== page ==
For the better part of a decade, there has been a debate over whether Boise should have a streetcar gliding through its downtown core. It was 2008 when Mayor Dave Bieter first pushed the idea of an east/west route, and despite several starts and stops along the way a number of high-profile city officials (including Bieter) are more bullish than ever on a streetcar. They all agree the new mass transit system should be a circulator, it's the mode that is still in question.
"Yes, you can absolutely assume the mayor is as excited about the possibility as ever before," said City of Boise Communications Director Mike Journee. "You can also include the City Council because in July, they said they preferred a streetcar, and they also agreed to a proposed route."
The route would be T-shaped, running east-west between First and 15th streets (think St. Luke's and the Linen District) and north-south between University Drive and Main Street (think Boise State University and City Hall).
The council is excited enough to dedicate $3.5 million (in addition to the thousands it has already invested) to keep the proposal on track: $1.2 million will come from the city coffers and an additional $2.3 million will come from the urban renewal agency Capital City Development Corporation. The money is earmarked to hire an outside firm to identify a streetcar funding plan—construction costs could approach $120 million—and estimate potential ridership. A study earlier this year indicated approximately 1,400 people per day would ride a downtown streetcar if it was free.
"We're following the lead of the city," said CCDC Executive Director John Brunelle. "We think it's a great potential project in terms of mobility and infrastructure. With all the new projects coming out of the ground, you can really see that parking your car once and using a circulator makes a lot of sense."
One of those responsible for raising those projects "out of the ground" is Boise-based developer Clay Carley, the man behind the remodeling of the Owyhee hotel apartments and who is currently planning to build an eight-story hotel on the corner of Front and Sixth streets.
"I think an affordable and functional circulator could do our downtown quite a bit of good. Yes, I support a circulator, but where the city and I diverge is that I disagree with putting rail in the ground," said Carley. "Honestly, I believe that rail-in-the-ground technology is going to be obsolete in 10 years."
Carley would like the city to consider a fixed streetcar alternative.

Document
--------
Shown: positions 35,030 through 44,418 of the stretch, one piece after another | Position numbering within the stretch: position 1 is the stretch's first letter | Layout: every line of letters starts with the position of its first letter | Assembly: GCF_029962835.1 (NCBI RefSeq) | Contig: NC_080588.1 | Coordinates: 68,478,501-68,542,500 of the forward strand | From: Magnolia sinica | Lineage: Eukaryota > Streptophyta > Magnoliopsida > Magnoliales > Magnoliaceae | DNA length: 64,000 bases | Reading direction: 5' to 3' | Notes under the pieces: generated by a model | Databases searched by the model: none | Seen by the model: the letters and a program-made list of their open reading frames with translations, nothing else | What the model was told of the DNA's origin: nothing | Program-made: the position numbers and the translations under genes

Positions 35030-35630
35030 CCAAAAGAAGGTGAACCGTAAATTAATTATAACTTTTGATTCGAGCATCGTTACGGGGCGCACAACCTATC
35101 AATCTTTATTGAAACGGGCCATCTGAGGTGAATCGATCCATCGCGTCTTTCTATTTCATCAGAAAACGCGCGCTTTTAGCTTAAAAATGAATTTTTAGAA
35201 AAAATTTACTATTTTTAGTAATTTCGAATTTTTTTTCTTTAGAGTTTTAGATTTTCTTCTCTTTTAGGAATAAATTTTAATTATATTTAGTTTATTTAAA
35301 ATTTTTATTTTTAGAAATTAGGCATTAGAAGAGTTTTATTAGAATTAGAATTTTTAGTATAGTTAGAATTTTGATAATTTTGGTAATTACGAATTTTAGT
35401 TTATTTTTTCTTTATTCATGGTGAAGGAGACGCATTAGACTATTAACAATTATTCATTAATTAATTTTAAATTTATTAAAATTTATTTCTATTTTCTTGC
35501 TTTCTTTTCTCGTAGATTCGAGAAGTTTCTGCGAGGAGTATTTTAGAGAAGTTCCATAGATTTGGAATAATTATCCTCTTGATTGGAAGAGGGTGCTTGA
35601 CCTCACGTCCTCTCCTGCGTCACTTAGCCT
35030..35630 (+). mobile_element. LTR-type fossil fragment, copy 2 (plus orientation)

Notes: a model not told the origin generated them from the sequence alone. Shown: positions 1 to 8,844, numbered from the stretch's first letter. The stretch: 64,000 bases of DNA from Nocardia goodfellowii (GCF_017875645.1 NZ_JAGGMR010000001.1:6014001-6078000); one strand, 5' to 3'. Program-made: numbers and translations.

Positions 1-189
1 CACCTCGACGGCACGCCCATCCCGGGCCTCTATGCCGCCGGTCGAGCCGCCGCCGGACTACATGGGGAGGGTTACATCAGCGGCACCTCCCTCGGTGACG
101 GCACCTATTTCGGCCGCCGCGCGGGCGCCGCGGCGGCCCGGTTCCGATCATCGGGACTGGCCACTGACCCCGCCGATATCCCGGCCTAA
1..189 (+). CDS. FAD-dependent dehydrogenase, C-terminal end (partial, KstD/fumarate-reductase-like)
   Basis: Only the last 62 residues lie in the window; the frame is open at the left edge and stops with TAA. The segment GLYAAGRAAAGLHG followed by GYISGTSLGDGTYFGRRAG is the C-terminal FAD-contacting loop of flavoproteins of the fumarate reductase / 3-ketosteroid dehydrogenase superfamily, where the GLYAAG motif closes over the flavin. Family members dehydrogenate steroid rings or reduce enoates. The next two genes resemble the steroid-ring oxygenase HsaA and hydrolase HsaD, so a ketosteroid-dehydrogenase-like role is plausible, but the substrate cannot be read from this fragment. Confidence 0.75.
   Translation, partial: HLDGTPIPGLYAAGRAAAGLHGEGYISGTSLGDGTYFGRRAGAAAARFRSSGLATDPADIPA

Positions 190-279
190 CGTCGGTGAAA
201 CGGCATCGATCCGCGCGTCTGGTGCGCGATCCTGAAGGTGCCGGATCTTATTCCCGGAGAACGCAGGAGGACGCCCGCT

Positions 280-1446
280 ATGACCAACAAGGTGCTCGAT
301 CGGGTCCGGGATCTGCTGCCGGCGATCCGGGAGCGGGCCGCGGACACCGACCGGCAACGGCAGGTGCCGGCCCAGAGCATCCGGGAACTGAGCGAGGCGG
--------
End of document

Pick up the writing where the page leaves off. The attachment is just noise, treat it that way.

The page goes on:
"Have you heard of Navya?" asked Carley.
Based in Paris, France, Navya has quickly accelerated to become one of the most prolific developers of driverless public vehicles in the world. Navya has launched autonomous public shuttle systems in Europe, Australia, Southeast Asia and, earlier this year, as a pilot program in Las Vegas. The vehicles, which can transport about a dozen passengers, are pretty spiffy—they look like something between a streetcar and a bus with plenty of headroom. They're 100 percent electric and are surrounded by several sensors and cameras to detect motions and obstacles.
"I've been sending links to Navya.tech [the company's website] to the city for about six months now," said Carley. "Why wouldn't someone at City Hall want to go check these out?"
Anyone inclined to dismiss Boise doing business with a foreign-made vehicle corporation should know that earlier this summer, Navya announced that it would begin manufacturing driverless vehicles in Saline, Michigan, its first North America operation.
"It looks like a rail-in-the-ground streetcar system could cost up to $120 million. An autonomous system could be a tenth of that cost. More importantly, operationally it would be so much less, when you consider the savings in fuel and personnel costs," said Carley. "Then, think about the options to extend the fixed route. You could extend a route in any direction, literally overnight. You sure couldn't do that with a streetcar."
Journee said the city is anxious to look at all alternatives.
"Autonomous vehicles came up in some of our focus group discussions," said Journee. "By the time we move forward with a circulator, an autonomous vehicle could be a viable option."
Carley was part of those focus group discussions.
"I think everybody thought they had to keep the ball rolling on the effort to get any kind of circulator by referring to a streetcar, but that math just doesn't work out for me," said Carley. "I'm against it, and I think a number of other downtown property owners are too. The autonomous vehicles? They look pretty great. I sure would want to take a closer look. Wouldn't you?"